Figure 2. Map showing the location of the Carolina Slope and Blake-Bahama Outer Ridge sites. These sites form a depth transect in water depths from ~1200 to 4800 m. Sites BBOR-6 and BBOR-9 (~2 km apart) span an abrupt change in terrigenous sediment flux, and Site BBOR-1 and -1B will sample across a mud wave. Note: primary sites are shown in addition to the secondary Site BBOR-3.
Figure 3. Position of BBOR and CS Leg 172 sites with respect to water masses in the western subtropical North Atlantic. Water depths are indicated every 500 m along the temperature/salinity (T/S) plot. Sites were chosen so at least one lies within each modern water mass and one lies at the boundary between water masses. This depth distribution of sites is required to monitor the most likely changes in water masses and their boundaries through the late Neogene. U = upper. L = lower. KNORR 140/2 Hydro Sta. 1 refers to the site survey cruise and station number that were used to collect the data.
Figure 4. Schematic of circulation patterns in the deep western North Atlantic (updated from Schmitz and McCartney, 1993 by M.S. McCartney, pers. comm. to L. Keigwin, 1995). The thin lines represent streamlines of two recirculating gyres with approximate transport in Sverdrups (1 Sv = 106 m3s-1). Thick lines represent generalized flow direction of AABW and NADW, which contribute to the Deep Western Boundary Current (DWBC). The stippled pattern marks the region marked by high surface eddy kinetic energy (EKE), deep EKE, and deep suspended sediment. Note that in this scheme the southern recirculating gyre, over the Bermuda Rise, is the mixing zone for northern and southern origin waters, and that true "NADW" is formed in that mixing zone.
Figure 5. Age-depth relationship for Bermuda Rise Site BR-1 (core GPC-5, open circles) and for Bahama Outer Ridge site BBOR-1A (core GPC-9, solid circles). Solid line without data points is the calendar year age model for GPC-5 (Keigwin and Jones, 1994). AMS = accelerator mass spectrometer.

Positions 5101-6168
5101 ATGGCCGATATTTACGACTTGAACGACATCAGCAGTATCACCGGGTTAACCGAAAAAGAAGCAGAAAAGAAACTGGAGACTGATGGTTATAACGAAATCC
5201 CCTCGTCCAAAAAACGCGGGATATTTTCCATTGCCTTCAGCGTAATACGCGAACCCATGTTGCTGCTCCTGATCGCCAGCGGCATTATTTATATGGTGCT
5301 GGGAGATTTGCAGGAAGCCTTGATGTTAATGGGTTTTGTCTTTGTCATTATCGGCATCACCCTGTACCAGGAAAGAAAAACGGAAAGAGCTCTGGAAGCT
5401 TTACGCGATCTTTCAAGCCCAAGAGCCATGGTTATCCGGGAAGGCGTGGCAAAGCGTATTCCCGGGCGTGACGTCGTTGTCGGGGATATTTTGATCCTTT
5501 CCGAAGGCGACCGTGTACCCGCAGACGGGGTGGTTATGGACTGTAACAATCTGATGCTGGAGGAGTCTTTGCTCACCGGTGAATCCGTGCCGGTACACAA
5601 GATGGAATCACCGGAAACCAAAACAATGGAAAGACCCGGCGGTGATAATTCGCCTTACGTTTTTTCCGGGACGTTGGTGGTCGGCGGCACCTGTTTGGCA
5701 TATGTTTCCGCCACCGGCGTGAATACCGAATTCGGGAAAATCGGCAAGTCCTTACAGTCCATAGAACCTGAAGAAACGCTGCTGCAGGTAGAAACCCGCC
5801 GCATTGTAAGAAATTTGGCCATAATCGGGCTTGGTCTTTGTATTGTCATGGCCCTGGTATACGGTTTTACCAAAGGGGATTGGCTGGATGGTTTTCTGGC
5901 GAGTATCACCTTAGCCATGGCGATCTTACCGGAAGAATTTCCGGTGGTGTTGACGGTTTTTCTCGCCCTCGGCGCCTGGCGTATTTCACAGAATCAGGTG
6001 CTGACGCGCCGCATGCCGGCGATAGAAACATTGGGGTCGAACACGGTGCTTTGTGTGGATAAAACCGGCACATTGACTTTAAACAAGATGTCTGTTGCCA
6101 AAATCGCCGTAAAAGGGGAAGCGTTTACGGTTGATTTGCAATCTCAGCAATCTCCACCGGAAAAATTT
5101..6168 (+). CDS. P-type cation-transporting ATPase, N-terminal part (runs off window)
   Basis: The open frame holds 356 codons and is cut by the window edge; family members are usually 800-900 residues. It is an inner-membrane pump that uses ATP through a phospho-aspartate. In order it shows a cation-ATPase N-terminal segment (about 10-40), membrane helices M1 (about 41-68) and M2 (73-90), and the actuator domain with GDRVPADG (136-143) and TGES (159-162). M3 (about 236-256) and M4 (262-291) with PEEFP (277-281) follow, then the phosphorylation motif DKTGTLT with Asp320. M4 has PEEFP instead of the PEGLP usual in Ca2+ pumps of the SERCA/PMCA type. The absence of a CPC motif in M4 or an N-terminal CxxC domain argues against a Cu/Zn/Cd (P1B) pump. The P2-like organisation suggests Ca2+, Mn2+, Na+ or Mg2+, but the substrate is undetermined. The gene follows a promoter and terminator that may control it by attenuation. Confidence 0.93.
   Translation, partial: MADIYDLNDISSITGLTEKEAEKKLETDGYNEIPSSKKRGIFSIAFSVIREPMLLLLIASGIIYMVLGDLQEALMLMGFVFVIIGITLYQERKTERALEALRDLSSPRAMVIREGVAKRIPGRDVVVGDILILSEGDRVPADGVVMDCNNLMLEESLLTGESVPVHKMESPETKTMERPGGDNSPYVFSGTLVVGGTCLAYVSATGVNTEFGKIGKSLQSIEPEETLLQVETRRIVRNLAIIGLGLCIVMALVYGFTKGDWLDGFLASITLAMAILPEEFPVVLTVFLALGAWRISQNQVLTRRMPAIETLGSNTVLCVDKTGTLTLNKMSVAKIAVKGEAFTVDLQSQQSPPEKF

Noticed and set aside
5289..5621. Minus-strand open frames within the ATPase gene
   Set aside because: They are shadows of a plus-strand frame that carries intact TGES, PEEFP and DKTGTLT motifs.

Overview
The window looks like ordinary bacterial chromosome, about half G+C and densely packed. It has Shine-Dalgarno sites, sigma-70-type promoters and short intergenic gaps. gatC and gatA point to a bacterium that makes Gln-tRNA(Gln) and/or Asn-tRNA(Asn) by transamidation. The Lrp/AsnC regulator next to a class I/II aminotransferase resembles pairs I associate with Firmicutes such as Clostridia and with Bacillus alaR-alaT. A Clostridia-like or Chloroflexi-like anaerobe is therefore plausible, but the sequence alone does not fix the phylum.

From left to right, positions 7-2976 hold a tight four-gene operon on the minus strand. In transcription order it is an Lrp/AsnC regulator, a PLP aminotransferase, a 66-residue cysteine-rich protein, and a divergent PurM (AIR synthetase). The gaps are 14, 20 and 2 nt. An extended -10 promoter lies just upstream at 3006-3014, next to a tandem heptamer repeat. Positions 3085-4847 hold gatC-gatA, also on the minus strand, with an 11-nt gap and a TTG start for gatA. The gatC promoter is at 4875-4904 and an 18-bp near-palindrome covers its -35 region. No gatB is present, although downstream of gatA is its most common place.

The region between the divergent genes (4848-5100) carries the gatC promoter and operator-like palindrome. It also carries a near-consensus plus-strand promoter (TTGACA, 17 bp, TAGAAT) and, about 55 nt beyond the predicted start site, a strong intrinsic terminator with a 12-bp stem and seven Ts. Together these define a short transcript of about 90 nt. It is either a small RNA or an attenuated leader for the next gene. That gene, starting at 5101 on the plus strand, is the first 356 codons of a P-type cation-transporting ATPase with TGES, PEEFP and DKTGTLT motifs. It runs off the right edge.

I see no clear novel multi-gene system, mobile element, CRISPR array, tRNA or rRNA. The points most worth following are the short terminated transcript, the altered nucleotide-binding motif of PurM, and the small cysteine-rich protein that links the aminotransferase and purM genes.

Figure 6. Percent-carbonate data for two Leg 172 sites (Core KNR31-GPC-5 for the Bermuda Rise and Core KNR31-GPC-9 for the Bahama Outer Ridge), plotted on the age model (solid line) of Fig. 5. The millennial-scale stadial/interstadial carbonate variability is thought to correlate with similar oscillations in ice core records of climate, and has been linked to variable production of NADW (Keigwin and Jones, 1994).
Figure 7. Map of mud-wave field on northwestern flank of Bahama Outer Ridge, based on Scripps deep tow with 4-kHz profiler, sidescan sonar, etc. (Flood, 1978). Note location of core GPC-9 in southwest corner. Sites BBOR-1 and -1B (asterisk) will be on the flanks of the mud wave just to the east of the GPC-9 location.
Figure 8. Map showing the outline of the Blake Outer Ridge gas hydrate field (stippled) for comparison with prospective Leg 172 core sites (Fig. 2). Gas hydrate is typically detected by the presence of a bottom-simulating reflector (BSR) on seismic reflection profiles. The gas hydrate outline is based on mapping the presence of BSRs (from Dillon and Paull, 1983; modified after Paull, Matsumoto, Wallace et al., in press).
Figure 9. Percent-core-recovery at ODP Hole 994C on the Blake Outer Ridge near Sites BBOR-6 and -9. This pattern is typical of other Leg 164 sites. Note the sudden drop in APC recovery at ~160 mbsf, and the generally poor recovery using the XCB. Difficult coring conditions are attributed to the presence of gas and to gas-related sediment diagenesis (carbonate nodules, drilling biscuits).